Maltodextrin has an extremely high glycemic index (GI) that can reach well past 100. To compare, table sugar has a GI of 65.

The glycemic index measures the rate at which foods raise blood sugar levels. The lower the GI, the slower glucose is released and absorbed in the body. Low GI foods are often more filling and satisfying, whereas high GI foods cause drastic increases in blood sugar and insulin levels, which will inevitably kick you out of ketosis.

Maltodextrin Side Effects

Maltodextrin has been deemed safe by the U.S. Food and Drug Administration (FDA) and is included in the total carbohydrate count of any product’s nutritional value. Still, maltodextrin comes with some potential side effects.

Large doses of this sweetener could cause mild gastrointestinal symptoms such as gurgling sounds, gas, bloating, and diarrhea, though most of these symptoms are transient. However, consuming maltodextrin regularly, even in small amounts, may have damaging effects on your blood sugar, gut bacteria, and immune responses.

Blood Sugar & Insulin Spikes

As mentioned above, maltodextrin is a quick, easily digestible carbohydrate with a high glycemic index. While it may come in handy for anyone in need of a fast energy boost (like a marathon runner or those with chronic hypoglycemia), it doesn’t offer any long-term benefits.

In the short-term, quick blood sugar spikes may cause side effects, including:

  • Headache
  • Fatigue
  • Increased thirst
  • Trouble concentrating
  • Frequent urination

Over time, constant high levels of blood sugar and insulin can contribute to weight gain, insulin resistance, and type 2 diabetes

Following a keto diet will naturally lower blood sugar, improve insulin sensitivity, and reduce symptoms of type 2 diabetes. To experience these benefits, it’s best to avoid maltodextrin.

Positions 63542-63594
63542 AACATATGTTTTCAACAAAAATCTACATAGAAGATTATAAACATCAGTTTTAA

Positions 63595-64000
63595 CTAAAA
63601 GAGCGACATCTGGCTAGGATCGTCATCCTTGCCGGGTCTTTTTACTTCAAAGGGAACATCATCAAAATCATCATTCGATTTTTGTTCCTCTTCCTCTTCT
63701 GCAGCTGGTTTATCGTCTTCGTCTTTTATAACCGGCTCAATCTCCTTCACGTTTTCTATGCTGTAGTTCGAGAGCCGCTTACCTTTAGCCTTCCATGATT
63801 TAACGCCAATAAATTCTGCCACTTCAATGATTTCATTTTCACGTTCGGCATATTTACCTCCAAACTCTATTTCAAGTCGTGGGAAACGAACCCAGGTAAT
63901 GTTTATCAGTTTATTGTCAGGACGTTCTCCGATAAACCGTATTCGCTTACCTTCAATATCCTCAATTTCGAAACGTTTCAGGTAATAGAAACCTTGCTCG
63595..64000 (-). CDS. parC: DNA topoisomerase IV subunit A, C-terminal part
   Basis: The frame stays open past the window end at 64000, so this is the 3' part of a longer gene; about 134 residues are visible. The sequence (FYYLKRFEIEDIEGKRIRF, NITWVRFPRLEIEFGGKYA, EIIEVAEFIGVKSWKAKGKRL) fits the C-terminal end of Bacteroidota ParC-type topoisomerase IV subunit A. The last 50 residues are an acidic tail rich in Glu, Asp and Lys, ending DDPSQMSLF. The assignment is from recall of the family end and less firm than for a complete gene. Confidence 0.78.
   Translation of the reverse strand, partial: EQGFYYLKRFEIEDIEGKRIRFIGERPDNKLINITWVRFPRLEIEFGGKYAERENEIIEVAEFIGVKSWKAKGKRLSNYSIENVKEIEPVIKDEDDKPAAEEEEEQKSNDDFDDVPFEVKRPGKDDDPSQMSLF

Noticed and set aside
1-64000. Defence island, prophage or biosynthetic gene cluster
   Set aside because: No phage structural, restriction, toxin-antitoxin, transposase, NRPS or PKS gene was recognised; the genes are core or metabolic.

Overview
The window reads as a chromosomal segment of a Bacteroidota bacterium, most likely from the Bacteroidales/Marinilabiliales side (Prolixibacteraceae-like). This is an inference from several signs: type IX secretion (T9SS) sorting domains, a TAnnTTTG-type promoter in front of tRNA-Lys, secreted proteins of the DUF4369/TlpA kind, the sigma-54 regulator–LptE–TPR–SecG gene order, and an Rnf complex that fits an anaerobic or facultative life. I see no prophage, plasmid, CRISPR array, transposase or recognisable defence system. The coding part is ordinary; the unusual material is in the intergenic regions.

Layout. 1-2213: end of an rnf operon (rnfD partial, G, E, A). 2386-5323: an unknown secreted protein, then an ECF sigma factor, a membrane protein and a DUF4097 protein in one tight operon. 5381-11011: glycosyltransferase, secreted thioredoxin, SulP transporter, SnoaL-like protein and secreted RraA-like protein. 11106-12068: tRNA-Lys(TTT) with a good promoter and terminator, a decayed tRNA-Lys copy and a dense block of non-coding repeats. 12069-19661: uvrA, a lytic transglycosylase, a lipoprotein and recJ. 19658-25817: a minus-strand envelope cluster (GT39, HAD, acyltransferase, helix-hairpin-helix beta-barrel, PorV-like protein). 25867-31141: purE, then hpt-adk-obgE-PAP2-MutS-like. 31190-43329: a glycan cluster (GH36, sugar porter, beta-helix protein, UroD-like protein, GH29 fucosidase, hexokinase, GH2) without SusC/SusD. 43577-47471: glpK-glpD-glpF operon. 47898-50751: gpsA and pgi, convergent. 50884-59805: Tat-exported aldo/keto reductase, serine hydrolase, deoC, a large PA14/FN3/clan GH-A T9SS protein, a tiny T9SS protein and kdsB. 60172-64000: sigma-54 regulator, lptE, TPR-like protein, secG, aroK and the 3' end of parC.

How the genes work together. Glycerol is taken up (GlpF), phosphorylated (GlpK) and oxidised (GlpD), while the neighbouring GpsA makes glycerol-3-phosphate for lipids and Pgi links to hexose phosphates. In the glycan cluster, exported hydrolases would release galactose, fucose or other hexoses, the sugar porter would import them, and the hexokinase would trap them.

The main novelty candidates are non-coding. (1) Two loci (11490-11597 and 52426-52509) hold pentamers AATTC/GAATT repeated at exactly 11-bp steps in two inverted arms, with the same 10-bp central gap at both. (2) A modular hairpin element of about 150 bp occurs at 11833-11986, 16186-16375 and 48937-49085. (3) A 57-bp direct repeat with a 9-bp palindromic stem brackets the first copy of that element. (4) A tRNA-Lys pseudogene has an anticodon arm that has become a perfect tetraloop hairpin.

Affects the Balance of Your Gut Bacteria 

Your gut microbiome contains trillions of microbes, including over 1,000 species of bacteria. Most of these are crucial for your health, but some may play a role in various diseases.

Imbalances in your gut bacteria have been linked to a host of chronic issues, including obesity, inflammatory bowel diseases, type 2 diabetes, and cancer. The gut microbiota also impacts your metabolism and how your body absorbs and uses nutrients. It’s even connected to your mental health, via the gut-brain axis, and could be the root of some symptoms of anxiety and depression.

What you eat will largely influence this microbiome balance. Research has shown that maltodextrin may be an enemy to your good gut bacteria. It affects the growth of probiotics, which can weaken your immune system and make you more susceptible to disease.

Increases Risk of Autoimmune and Chronic Inflammatory Diseases

Maltodextrin’s effect on gut microbiota is especially harmful when it comes to inflammation.

It impairs the way cells respond to bacteria and suppresses the anti-microbial defense mechanisms that our body uses to keep a healthy microbiome balance. 

A study on mice discovered that maltodextrin promotes the survival of salmonella, which is linked to chronic inflammatory disease. Another study found that maltodextrin enhances the growth of E. coli, a significant player in Crohn’s disease.

The researchers concluded that those who eat a lot of processed foods containing maltodextrin may be at higher risk of developing diseases such as inflammatory bowel disease (IBD), diabetes, and atherosclerosis. 

In other words, avoiding maltodextrin is important for not only maintaining ketosis but for reducing the risk of inflammation and a wide range of diseases affecting everything from the gut to the brain.

Keto-Friendly, Low-Carb Sweeteners

Maltodextrin is not a recommended ingredient for the keto diet. It has a high glycemic index and no nutritional value. It’s not even a proper sweetener since it offers practically no sweet taste.

Instead, you want to seek out sugar alternatives that are low in calories and carbs and don’t cause any blood sugar spikes. These sweeteners will help you stay in ketosis while enjoying a little something sweet.


Erythritol is our most recommended keto-friendly sweetener. It’s a sugar alcohol that comes in powdered or granulated form. It has virtually no calories (only 0.24 calories per gram) and no net carbs. 

The carbs it does have (4 grams of carbs per teaspoon) can be treated similar to fiber. They pass through the body undigested, so they don’t need to be counted in your total daily carbohydrate count.

Best of all, erythritol has a glycemic index of zero. It has no impact on your blood sugar or insulin levels and can be consumed with minimal to no side effects.